Well, summer time is almost over and the kids are back in school. The big shot executives (that’s you) are back from their luxurious world tours and vacations. They are well rested and ready to hire lots of new employees from their favorite recruiter (that’s me), I hope.
It’s also quite possible that while away on vacation, they realized that they haven’t yet cut deep enough. Now it’s time for more layoffs. Let’s hope not.
Record layoffs this year have been unrelenting and not just at the dotcoms. In the just the first five months of this year, U.S. companies cut 652,410 jobs — 38,650 more than in all of 2000. Click here to read Fast Company article on lay offs:
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Read Silicon Valley Article on layoffs:
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In July, more people were laid off in the United States than in any other single month since 1993.
It’s been tough to keep up. I’ve received an endless stream of calls and emails from laid off exec’s, some of whom I haven’t talked with since I first started in the recruiting business back in 1986. I wish I could call them all back personally, but the truth is, right now I cannot. In fact, 6 of me could not. But through the wonders of email, I’ll now provide the advice I would give on that phone call, to each and every one of those people that I would like to personally call and spend time with. Here then is the Joseph Michaels, Inc., Street Fight Survival Guide, “How to Get a Job in this Crazy Economy.” Hopefully, you don’t need the advice in this article and you are happily employed. If so, knock on wood, and think about someone you know who could use this advice.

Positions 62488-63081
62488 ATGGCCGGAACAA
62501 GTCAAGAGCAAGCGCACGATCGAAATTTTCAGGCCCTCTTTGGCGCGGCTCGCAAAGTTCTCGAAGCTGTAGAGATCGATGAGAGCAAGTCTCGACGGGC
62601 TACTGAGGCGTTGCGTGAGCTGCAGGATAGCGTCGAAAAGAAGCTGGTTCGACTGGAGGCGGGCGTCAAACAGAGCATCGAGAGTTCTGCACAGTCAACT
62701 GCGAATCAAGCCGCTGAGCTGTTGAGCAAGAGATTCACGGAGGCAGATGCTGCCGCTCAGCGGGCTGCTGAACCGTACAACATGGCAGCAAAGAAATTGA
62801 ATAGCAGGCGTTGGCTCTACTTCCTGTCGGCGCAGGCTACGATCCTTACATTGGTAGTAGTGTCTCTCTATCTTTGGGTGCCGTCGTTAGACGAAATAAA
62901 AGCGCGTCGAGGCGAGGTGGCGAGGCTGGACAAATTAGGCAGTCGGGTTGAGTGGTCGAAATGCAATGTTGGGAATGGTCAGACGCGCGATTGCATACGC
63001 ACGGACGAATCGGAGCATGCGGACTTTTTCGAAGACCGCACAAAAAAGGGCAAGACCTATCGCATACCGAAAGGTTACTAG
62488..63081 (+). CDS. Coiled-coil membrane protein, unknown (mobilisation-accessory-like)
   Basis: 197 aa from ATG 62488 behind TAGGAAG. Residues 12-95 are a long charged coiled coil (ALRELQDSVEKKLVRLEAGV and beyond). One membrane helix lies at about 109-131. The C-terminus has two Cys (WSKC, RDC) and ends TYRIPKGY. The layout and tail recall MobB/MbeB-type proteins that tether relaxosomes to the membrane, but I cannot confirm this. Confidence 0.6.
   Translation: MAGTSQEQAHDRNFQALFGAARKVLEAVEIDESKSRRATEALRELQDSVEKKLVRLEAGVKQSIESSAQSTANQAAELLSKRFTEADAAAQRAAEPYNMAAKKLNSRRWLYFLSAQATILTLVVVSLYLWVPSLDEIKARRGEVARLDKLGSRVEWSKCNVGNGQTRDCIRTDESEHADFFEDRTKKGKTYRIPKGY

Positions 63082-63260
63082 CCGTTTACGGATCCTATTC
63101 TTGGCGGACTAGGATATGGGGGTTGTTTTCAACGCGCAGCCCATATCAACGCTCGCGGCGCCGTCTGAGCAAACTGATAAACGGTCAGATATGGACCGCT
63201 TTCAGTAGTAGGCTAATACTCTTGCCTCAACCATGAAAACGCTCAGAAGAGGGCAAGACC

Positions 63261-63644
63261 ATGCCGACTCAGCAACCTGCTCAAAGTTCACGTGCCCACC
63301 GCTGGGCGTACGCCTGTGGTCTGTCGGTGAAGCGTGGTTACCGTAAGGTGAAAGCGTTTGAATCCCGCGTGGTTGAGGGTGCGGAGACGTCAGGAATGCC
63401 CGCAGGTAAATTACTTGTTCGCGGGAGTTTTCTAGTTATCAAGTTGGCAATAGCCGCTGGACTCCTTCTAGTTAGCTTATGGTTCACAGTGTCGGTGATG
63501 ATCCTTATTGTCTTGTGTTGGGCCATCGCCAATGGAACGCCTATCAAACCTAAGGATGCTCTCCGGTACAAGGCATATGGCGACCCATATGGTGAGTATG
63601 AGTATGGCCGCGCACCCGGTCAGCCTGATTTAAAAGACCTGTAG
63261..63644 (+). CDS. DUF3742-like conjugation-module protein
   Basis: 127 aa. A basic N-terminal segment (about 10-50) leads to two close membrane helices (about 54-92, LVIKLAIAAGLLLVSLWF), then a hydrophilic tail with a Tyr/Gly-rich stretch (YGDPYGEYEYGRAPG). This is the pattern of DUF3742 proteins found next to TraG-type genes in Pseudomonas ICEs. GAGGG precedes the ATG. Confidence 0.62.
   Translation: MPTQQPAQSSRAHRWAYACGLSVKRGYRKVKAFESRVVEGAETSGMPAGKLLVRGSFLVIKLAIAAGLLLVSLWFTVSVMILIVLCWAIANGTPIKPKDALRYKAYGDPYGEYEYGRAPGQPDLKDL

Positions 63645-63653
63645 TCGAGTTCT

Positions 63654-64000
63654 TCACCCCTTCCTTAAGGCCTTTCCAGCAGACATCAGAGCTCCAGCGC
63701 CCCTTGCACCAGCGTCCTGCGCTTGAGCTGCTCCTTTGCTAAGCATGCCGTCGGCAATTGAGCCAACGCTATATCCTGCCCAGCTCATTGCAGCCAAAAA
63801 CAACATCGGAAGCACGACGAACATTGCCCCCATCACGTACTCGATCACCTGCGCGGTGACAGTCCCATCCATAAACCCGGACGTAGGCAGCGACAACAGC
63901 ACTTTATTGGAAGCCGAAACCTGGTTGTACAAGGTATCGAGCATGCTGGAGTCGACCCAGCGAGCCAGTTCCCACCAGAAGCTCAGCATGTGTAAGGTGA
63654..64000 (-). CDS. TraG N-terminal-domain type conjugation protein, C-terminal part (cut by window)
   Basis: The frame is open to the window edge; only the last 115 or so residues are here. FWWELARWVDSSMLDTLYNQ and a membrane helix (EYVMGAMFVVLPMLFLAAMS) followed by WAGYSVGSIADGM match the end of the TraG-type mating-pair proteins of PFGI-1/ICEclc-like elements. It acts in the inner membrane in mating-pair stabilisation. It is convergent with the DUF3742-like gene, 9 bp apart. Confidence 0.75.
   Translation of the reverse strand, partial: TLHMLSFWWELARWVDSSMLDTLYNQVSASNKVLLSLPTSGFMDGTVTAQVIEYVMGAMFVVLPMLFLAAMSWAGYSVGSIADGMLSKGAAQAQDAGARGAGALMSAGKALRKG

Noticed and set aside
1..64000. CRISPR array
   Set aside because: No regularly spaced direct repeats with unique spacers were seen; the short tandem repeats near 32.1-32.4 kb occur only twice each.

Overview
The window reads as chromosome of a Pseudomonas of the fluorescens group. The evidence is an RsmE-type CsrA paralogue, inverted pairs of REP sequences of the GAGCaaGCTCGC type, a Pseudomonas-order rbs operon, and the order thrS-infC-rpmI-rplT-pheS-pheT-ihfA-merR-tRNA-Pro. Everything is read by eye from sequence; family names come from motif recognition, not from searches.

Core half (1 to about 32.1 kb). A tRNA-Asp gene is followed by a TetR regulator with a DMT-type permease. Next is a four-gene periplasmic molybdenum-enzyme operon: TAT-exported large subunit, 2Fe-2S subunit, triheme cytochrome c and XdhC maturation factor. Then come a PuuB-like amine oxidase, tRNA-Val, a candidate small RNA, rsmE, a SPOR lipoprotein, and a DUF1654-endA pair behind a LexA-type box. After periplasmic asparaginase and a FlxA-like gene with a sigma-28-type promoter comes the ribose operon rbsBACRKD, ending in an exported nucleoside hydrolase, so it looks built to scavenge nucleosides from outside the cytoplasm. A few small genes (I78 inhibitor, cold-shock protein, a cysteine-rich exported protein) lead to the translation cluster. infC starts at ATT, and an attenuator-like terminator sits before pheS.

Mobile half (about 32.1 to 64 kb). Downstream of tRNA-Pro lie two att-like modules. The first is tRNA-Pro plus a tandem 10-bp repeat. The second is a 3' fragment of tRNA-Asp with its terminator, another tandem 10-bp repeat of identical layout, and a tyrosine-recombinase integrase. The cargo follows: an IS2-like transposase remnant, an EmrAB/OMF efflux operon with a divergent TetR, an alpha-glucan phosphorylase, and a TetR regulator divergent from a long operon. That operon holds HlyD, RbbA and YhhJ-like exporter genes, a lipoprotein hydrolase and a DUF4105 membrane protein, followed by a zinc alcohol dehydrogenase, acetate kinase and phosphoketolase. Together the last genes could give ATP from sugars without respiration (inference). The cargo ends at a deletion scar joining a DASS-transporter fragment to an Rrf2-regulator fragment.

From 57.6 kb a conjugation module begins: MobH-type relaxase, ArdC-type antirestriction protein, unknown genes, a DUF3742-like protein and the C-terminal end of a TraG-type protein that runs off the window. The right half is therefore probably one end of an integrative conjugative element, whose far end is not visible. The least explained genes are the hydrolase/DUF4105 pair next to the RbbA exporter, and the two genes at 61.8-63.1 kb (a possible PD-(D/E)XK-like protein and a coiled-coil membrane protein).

How to Get a Job in this Crazy Economy, by Joe Pelayo
OK, so you got laid off and you need a job. You can’t believe you got caught flat-footed but it happens to the best of us. Take a break if you want, then get ready to work. Getting a job is a job. It’s a 40-hour a week job, according to Jeffery Allen, author of “How to Turn an Interview into a Job.” In his book Allen says you should get up every day and get your suit on. Make it a goal to get at least one face-to-face interview per day. I recommend reading Allen’s book and others while job searching.
Here is my recommended reading list during your job search:
- Hire Me! : Secrets of Job Interviewing by Patricia Noel Drain
- Rites of Passage at $100,000 to $1 Million+ : Your Insider’s Lifetime Guide to Executive Job-Changing and Faster Career Progress in the 21st Century by John Lucht
- How to Turn an Interview into a Job, by Jeffery D. Allen
- Knock ’em Dead, 2001 by Martin Yate. All of Yate’s books are good.
These books are not specifically “how to interview” books but are great books in general and make good reading during the job search:
- Think & Grow Rich by Napoleon Hill
- Dress for Success by John T. Malloy
- How to Win Friends and Influence People by Dale Carnegie
- Influence by Robert Caldini
- The Official Guide to Success by Tom Hopkins
Consider enrolling in a speed-reading class. Readers are leaders. Those who read will lead. Those who don’t will follow those who do.